That being said, I'm going to take a stab at providing a helpful answer to your question.
There is not a blanket answer to this question because everyone is different, everyone responds to trauma in a different way and everyone responds to triggers in a different way. PTSD is very multi-faceted and multi-dimensional and so are individual people so no two cases are going to be alike. Additionally, everyone responds to medication in a different way.
The decision about whether or not medication is a good idea for a person living with PTSD absolutely needs to be made with the help of a professional. I know there is a stigma about taking these types of medications and I believe that stigma probably prevents many people living with PTSD from getting help when they need it.
Here are some points for you and your friend or loved one living with PTSD to know about medication.
- Medication can be helpful in maintaining stability and functionality.
- Taking medication does not have to be a long-term thing - the severity of PTSD tends to fluctuate and therefore it is difficult to predict how long medication will be necessary - it could be short-term, it could be long-term, it could be back-and-forth.
- Finding the right medication or combination of medication can be a trial and error process - it is important for your friend or loved one living with PTSD to be honest and communicate what is working and what is not working and what side effects they are experiencing to their doctor.
- If the cost of medication is a concern, there are usually generic options, or some doctors have samples, or some drug companies have programs to help, so explore options before ruling medication out for financial reasons.
- Talk to your friend or loved one about their level of functionality. What are their goals in healing from PTSD? Do they want and/or need to be more stable? More functional?
- Offer to help them search for a good psychiatrist. They can get a referral from their family physician, from a counselor, from a social service agency, from a church or you can do an online search for practitioners in their area.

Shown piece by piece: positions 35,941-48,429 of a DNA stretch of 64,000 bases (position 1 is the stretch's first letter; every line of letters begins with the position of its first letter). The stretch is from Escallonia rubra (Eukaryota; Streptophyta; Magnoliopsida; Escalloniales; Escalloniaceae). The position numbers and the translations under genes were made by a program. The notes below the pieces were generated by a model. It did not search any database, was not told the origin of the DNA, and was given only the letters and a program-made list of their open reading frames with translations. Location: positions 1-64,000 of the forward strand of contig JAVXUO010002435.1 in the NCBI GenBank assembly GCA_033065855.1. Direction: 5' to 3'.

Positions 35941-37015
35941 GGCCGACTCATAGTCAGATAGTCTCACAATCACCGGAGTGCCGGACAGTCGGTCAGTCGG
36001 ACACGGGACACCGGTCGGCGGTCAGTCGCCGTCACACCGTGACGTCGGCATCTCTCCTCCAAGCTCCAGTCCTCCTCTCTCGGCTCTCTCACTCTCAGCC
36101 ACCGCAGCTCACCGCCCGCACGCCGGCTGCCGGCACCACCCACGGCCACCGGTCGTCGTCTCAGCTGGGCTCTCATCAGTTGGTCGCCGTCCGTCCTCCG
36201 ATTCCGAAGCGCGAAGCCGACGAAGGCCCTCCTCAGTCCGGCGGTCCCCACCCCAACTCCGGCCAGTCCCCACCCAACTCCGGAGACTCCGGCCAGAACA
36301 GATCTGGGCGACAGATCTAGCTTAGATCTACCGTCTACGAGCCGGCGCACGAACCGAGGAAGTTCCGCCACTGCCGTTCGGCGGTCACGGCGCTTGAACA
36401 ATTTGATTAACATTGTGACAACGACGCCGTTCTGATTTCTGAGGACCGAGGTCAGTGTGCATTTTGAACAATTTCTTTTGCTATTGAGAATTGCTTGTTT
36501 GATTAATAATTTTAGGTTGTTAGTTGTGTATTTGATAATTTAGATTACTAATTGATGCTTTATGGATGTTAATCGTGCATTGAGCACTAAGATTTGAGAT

- Offer to go with them to their appointment. You do not necessarily need to go into the office with them but sometimes just having moral support in the waiting room is helpful. You can offer this, but then be respectful of your friend or loved one's choice. Do not push this if they say they would like to go on their own.
- Talk with them about what possible side effects of the medications are and how you and your friend or loved one will respond if they do occur. This will reduce tension and surprise on both ends if the side effects do occur.
It is important for friends and loved ones of those living with PTSD to understand that this is a very difficult situation to be in. PTSD was caused by a traumatic event that was out of our control and our minds and bodies react to PTSD in ways that are out of our control. It is our human nature to try to gain that control back somehow and having to take medication makes things feel more out of control too. It's a scary place to be and on top of that most of the world looks down on people who have to be on medication. This is a sad but true state of the world.
Be kind, listen well and be respectful of your friend or loved one's decisions (the exception being if you think their life is in danger).
If you have a question about what it is like to live with PTSD, please use the link at the top of the page to submit your question to be answered in a future blog.